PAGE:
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The Rapture, Hell and Salvation: How our Doctrines Can Breed Fear, Suspicion and Judgment

March 8, 2017

 

Recently I have heard strange talk regarding the Illuminati, interesting ideas about salvation, read a controversial article about The Rapture and came across some in depth Greek transliteration on hell. This topical exposure has presented some interesting thought in reminiscing on my own doctrinal journey.

The clean out

Apprehension overwhelmed me this morning as I entered into a personal clothes clean-out flurry. What if, all of a sudden, I want to wear the top or jeans I just ejected from my cupboard? Had I made an immense fashion mistake getting rid of them?

I managed to productively remove two bags of clothing from my life. However, it’s a little scary now as I am analysing what I have left.



---The clothes in my wardrobe present a mysterious segue---



Lately I have been considering the practicalities of having doctrine and beliefs that one might fervently hold to.

Locked up within our doctrines can be; misinformation and misunderstandings passed on through generations of religion and denominations, and in some cases mistranslated from the original text.

What doctrines do you adhere to?

Alignment with certain beliefs regarding hell can affect thinking and perspective, which become apparent in how we deal with people and how we view God. For example: “I’m right, and THEY are going to hell”, “I’m going to hell, so who cares how I live”, “YOU need to confess otherwise you are going to hell”, “God condemns people to hell – what kind of God is that?”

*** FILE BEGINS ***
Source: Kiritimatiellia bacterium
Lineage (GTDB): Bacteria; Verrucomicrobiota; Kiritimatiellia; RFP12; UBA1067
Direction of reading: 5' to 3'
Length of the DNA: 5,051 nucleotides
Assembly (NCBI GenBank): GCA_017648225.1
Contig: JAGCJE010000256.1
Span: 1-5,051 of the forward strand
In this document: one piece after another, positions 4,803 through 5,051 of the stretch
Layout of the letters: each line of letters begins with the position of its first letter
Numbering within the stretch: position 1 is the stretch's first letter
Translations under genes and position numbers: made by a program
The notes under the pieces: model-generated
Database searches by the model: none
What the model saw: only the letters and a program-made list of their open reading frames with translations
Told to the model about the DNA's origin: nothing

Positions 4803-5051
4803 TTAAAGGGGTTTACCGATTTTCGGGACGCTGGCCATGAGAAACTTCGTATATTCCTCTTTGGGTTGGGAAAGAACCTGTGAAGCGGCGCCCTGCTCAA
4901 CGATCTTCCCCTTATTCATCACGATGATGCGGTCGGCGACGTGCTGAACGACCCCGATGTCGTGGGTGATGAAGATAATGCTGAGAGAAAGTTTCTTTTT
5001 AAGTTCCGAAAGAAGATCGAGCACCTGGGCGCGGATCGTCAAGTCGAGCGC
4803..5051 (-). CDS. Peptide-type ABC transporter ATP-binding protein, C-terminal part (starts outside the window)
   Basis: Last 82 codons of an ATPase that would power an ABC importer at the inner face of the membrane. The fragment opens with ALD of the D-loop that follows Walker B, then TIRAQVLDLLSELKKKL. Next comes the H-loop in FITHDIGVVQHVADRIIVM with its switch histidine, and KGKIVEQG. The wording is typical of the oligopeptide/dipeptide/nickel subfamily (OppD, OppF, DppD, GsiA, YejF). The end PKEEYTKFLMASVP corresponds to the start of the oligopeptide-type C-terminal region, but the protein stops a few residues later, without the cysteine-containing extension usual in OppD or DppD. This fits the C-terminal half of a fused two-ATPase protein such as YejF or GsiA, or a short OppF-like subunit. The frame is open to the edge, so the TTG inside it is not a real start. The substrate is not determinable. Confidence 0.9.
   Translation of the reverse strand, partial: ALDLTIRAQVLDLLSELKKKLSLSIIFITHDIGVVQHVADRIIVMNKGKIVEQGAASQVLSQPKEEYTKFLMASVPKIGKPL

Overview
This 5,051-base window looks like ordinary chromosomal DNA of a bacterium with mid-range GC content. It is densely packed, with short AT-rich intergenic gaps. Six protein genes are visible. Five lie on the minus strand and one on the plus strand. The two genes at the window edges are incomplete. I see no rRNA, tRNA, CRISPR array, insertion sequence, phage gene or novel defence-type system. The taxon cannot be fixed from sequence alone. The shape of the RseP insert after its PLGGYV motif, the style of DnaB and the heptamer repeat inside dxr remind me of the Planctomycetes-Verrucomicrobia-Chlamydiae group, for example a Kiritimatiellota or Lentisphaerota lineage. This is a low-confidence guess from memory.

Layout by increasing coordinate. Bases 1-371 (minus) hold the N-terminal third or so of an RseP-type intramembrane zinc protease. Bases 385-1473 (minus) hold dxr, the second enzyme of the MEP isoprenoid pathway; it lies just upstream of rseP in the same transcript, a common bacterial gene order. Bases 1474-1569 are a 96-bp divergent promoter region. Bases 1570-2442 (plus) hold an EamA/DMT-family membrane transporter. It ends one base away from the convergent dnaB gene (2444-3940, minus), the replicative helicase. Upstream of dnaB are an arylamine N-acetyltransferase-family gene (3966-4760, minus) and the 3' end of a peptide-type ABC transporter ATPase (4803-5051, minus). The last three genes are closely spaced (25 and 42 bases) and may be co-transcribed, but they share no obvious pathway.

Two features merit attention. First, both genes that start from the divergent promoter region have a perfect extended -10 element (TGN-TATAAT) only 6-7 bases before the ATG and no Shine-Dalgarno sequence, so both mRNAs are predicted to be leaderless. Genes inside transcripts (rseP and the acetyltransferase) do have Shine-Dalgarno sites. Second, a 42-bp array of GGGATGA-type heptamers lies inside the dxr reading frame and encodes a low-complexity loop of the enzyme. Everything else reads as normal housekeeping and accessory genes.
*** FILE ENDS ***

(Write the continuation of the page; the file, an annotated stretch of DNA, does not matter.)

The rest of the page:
Beliefs about the End Times and The Rapture can influence worldviews and dictate, in such views, the steps that believers must take to prepare themselves.

 

Photo Credit: pixabay.com/en/users/dengri-3457401/


Some might hold to strong procedural dogmas regarding baptism and this can create judgements and requirements on the journeys of others.

We may have a strong view concerning sin and this plays out in our observation and treatment of people (including ourselves).

Some may elevate the Bible above Jesus and employ verses to attack or condemn.

We can build up a wall of doctrine around us. We can then become very sensitive to anything that comes against it. Anyone challenging our doctrine or thoughts we instantly feel offended by. The very next thought after offence is often wariness - “This person is off track”.

Why do we have these responses? Even when we rid ourselves of some old doctrine, we still judge others through our new lens of ‘truth’.

Throughout history new denominations have risen and fallen. Denominational divisions have emerged due to doctrines, direction and belief systems.

A Rabbi to follow

In early Jewish history were the Rabbis (teachers). They were extremely respected and well educated in the Torah (the first five books of the Bible). They were particularly knowledgeable about Jewish Law. Anointed Rabbis had different interpretations of the Torah. A follower would align himself with a particular Rabbi based on the interpretations that corresponded with their own personal understanding.